Rep. Jerry Moran (R)
Elected: 1996, 7th term.
Born: May 29, 1954, Great Bend .
Education: U. of KS, B.S. 1976, J.D. 1981.
Family: Married (Robba); 2 children.
Elected office: KS Senate, 1988–96, Majority ldr., 1995–96.
Professional Career: Operations officer, Consolidated State Bank, 1975–77; Mgr., Farmers State Bank & Trust Co., 1977–78; Practicing atty., 1981–96; Instructor, Ft. Hays St. U., 1986.
The congressman from the 1st District is Jerry Moran, a Republican first elected in 1996. Moran grew up in Plainville in Rooks County and got his start in politics as an intern for U.S. Rep. Keith Sebelius, which entitled him to a seat at the impeachment hearings of President Richard Nixon. Moran worked as a banker for four years before attending the University of Kansas Law School. He was elected to the state Senate in 1988 and became state Senate majority leader in 1995. When 1st District Rep. Pat Roberts, a Republican, ran for the Senate in 1996, Moran stepped into the race to succeed him. With the help of Republican leaders, he avoided serious primary competition and won with 76% of the vote in the primary, which was tantamount to election.
|Jerry Moran (R)||214,549||(82%)||($2,769,946)|
|James Bordonaro (D)||34,771||(13%)||($6,057)|
|Kathleen Burton (Ref)||7,145||(3%)|
|Jack Warner (Lib)||5,562||(2%)|
|Jerry Moran (R)||Unopposed|
Prior Winning Percentages: 2006 (79%), 2004 (91%), 2002 (91%), 2000 (89%), 1998 (81%), 1996 (73%)
Moran’s voting record is moderate, though he says he sees himself as a traditional Republican. He has sometimes gone his own way in pursuing district causes. To the dismay of Republican Speaker Dennis Hastert, he was one of the 25 House Republicans who opposed the GOP Medicare prescription-drug bill in 2003. “I have never been under such pressure to vote contrary to what I thought was right as I was with this vote,” said Moran, who didn’t think the legislation did enough to reduce drug prices. He has sought to give federal officials negotiating authority to lower prescription-drug costs, a popular Democratic notion, and he supported an expansion of the State Children’s Health Insurance Program. He bucked the Republican leadership to lead bipartisan efforts to bar the Treasury Department from forcing Cuba, a major consumer of Kansas wheat, to pay in advance for shipments of food and medicine from the U.S.. In 2007, Moran’s amendment to ease restrictions on shipments of food and medicine to Cuba passed the House, though it was removed from the final legislation to avoid a White House veto.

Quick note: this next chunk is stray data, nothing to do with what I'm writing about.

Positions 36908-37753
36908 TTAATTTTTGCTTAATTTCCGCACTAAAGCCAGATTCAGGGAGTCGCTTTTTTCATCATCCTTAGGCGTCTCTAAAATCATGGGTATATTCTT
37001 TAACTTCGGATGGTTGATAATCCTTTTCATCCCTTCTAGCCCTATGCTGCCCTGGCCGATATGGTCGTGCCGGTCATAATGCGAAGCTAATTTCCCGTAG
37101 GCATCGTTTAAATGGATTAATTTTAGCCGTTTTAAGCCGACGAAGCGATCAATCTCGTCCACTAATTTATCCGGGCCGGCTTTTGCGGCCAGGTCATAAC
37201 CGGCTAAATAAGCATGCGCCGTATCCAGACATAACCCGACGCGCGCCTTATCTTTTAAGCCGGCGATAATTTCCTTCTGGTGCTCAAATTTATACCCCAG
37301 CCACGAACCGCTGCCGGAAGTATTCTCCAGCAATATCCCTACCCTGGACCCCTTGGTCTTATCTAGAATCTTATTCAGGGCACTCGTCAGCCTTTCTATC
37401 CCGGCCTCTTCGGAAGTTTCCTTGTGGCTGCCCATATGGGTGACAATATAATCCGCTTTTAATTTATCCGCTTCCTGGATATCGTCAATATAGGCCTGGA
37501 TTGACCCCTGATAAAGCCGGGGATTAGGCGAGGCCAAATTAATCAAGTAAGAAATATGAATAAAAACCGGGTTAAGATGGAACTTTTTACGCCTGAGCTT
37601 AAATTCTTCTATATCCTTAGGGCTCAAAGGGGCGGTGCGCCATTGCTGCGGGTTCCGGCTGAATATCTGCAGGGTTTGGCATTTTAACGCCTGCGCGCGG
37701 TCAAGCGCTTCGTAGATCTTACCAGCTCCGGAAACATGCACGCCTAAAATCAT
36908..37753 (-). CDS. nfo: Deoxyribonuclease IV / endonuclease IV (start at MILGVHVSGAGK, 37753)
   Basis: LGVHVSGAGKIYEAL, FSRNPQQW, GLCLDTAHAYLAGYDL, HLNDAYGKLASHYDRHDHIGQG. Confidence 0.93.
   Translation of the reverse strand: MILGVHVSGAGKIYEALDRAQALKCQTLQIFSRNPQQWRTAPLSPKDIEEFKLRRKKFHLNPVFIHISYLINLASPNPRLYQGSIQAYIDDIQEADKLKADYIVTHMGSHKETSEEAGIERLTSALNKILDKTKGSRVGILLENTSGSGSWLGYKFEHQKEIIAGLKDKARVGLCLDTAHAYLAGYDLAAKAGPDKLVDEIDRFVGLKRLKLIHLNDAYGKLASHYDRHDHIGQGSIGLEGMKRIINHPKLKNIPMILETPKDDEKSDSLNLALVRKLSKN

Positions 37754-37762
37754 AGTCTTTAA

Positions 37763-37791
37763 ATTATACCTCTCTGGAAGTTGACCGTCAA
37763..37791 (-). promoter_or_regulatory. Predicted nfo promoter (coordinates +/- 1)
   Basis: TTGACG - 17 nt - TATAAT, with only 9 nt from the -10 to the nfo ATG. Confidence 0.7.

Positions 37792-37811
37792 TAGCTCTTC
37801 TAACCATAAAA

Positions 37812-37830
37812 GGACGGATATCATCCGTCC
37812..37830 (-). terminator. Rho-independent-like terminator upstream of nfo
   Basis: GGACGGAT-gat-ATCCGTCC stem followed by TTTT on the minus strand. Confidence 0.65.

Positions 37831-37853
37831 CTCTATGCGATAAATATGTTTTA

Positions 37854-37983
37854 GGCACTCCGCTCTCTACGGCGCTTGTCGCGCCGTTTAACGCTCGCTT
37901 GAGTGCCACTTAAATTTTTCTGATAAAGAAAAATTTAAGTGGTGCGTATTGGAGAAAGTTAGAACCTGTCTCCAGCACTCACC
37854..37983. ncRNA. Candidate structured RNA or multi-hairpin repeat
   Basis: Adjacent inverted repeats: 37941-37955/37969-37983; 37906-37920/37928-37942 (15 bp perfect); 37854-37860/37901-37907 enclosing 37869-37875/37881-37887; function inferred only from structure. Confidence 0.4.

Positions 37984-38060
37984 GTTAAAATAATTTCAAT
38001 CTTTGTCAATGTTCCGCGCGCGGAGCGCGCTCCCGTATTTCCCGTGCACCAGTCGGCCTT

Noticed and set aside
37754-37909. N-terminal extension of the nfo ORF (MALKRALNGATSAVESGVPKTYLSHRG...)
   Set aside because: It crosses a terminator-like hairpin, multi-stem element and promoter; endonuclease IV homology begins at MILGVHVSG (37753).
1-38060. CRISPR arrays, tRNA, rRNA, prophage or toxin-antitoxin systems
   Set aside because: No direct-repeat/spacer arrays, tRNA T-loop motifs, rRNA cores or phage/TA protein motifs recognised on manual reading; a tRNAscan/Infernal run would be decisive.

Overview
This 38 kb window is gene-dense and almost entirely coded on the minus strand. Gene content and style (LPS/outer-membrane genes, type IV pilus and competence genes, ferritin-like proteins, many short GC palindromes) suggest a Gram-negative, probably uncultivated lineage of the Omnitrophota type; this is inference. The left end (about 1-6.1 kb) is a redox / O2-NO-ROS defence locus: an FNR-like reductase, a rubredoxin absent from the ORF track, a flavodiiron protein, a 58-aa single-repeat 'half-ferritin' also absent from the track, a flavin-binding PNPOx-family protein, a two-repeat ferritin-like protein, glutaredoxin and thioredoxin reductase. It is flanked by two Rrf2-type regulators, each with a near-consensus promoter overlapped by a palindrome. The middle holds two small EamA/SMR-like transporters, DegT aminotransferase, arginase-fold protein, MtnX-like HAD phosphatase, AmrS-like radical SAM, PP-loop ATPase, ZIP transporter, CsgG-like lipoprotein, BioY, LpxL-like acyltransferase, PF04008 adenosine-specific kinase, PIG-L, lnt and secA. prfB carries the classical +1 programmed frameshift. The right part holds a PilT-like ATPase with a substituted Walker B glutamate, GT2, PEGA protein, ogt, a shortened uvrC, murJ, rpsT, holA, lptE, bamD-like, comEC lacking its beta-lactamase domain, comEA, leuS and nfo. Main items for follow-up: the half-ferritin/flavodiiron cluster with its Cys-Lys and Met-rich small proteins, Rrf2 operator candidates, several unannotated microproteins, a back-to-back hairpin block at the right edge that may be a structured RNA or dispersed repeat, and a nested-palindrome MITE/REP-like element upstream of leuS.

Moran is the ranking member on the General Farm Commodities and Risk Management Subcommittee of the Agriculture Committee. He is a defender of the U.S. system of farm subsidies, which has brought billions of federal dollars to his district. During the debate over the 2008 farm bill, Moran argued that the legislation was diverting too much money away from farm subsidies for nutrition programs and other uses. He also said urban legislators had too much say in the process. “More and more of the farm bill is being written to satisfy the desires of urban constituencies—not by those of us who represent the nation’s farmers and ranchers,” he said. He voted against the final bill because it contained cuts to federal subsidies for farmers.
Each year, Moran logs about 50,000 miles visiting every county in the district; his constituents expect to be able to speak with their congressman without driving to the next county over. He was re-elected in 1998 with a record 81% of the vote and did not face another Democratic challenger until 2006, when he got 79% against first-time candidate John Doll, a former schoolteacher. In 2008, Moran got 82% of the vote. He resisted state party leaders’ pressure to challenge popular Gov. Sebelius in 2006. In November 2008, Moran announced plans to run for the Senate seat being vacated by Republican Sam Brownback in 2010. He will face fellow Republican House member Todd Tiahrt in the race for the Republican nomination.